I held up my palms in ignorance. “I’m sorry, I don’t understand.”

“I speak Common Tongue,” she said, with a better accent than mine. “You scared me.”

You scared me,” I said sternly. “It’s not safe to be…” I trailed off, realizing that a child who could become a bird at a moment’s notice would hardly be vulnerable to a fall. What a fool I was, in this strange place where nothing made sense. “I heard you weeping,” I finished instead. “Are you all right?”

Her smooth face crumpled, tears welling up again and magnifying the pretty blue. “My aunt is dead, and my mother is sad all the time.”

Oh. How terrible. “I’m so sorry,” I said, wanting to cuddle her. I didn’t know the customs for dealing with children here, though.

“Why are you sorry?” She asked, cocking her head, much as the bright-eyed bird would’ve done. “It was the Deyrr sleeper-spies. She was out swimming as a fish and an undead shark ate her.”

I wondered how they knew what happened to the aunt, if she’d been eaten, not that I’d be so rude as to ask. The magically animated corpses that the Tala called sleeper spies didn’t eat, so probably the thing had just chewed her up. Did the Tala revert to human form after death? A daunting thought. I shuddered. “I’m sorry. That sounds very hard.”

“You shouldn’t be sorry. I know you didn’t kill her. And even though you’re Dasnarian, you’re not them.” She said it with such scorn and disgust that she sounded very nearly adult.

I didn’t know what to say. The practitioners of Deyrr came from Dasnaria, but no right-thinking people had anything to do with the cult and their black magic. Still, I felt some responsibility, that such a dark thing had come from my homeland to hers. Not that I could affect anything in this ongoing war. I was only a woman, not a warrior. I was also a refugee and dependent on their tolerance. How to explain that to an eight-year-old girl?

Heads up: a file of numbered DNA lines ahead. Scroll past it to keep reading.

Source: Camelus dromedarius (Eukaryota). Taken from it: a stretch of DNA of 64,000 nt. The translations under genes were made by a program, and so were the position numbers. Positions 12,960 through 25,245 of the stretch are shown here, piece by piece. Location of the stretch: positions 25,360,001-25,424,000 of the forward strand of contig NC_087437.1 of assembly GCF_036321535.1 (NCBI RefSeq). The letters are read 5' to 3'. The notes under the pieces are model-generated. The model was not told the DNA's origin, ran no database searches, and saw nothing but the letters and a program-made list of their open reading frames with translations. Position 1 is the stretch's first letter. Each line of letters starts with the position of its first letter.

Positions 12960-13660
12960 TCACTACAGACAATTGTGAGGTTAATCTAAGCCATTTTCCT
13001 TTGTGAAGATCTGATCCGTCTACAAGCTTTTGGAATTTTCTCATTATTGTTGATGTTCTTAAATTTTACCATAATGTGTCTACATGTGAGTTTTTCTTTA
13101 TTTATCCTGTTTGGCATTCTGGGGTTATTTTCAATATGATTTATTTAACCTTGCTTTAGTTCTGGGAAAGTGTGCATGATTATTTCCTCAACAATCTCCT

“You seem to know a lot about the war,” I ventured. No girl child in Dasnaria would know so much.

“I have a very good teacher,” she explained. “Zyr teaches us about shapeshifting, and we’ve been practicing how to fight the sleeper spies. I jump on them from above and make them confused by flying around their heads really fast. I can only be a songbird, so I’m not much other use in a fight.” She made a face, clearly disappointed with that.

Privately I thought Zyr shouldn’t be teaching the girls to fight anyway—and who knew the flirtatious, changeable man who plagued me at every turn was a teacher? “That’s more than I can do,” I said.

“Yes, all Dasnarians are mossbacks,” she replied with authority. “Zyr said. But you can shoot a bow really well, he said, too. You’re Karyn and a nice person. You won’t hurt us. I’m Thalia,” she added, almost as an afterthought.

I curtseyed, lowering my gaze. Zyr had talked about me? How…disconcerting. “It’s a privilege to make your acquaintance, Thalia.”

She laughed. “You’re funny.”

It just figured that a Tala child would find good manners laughable.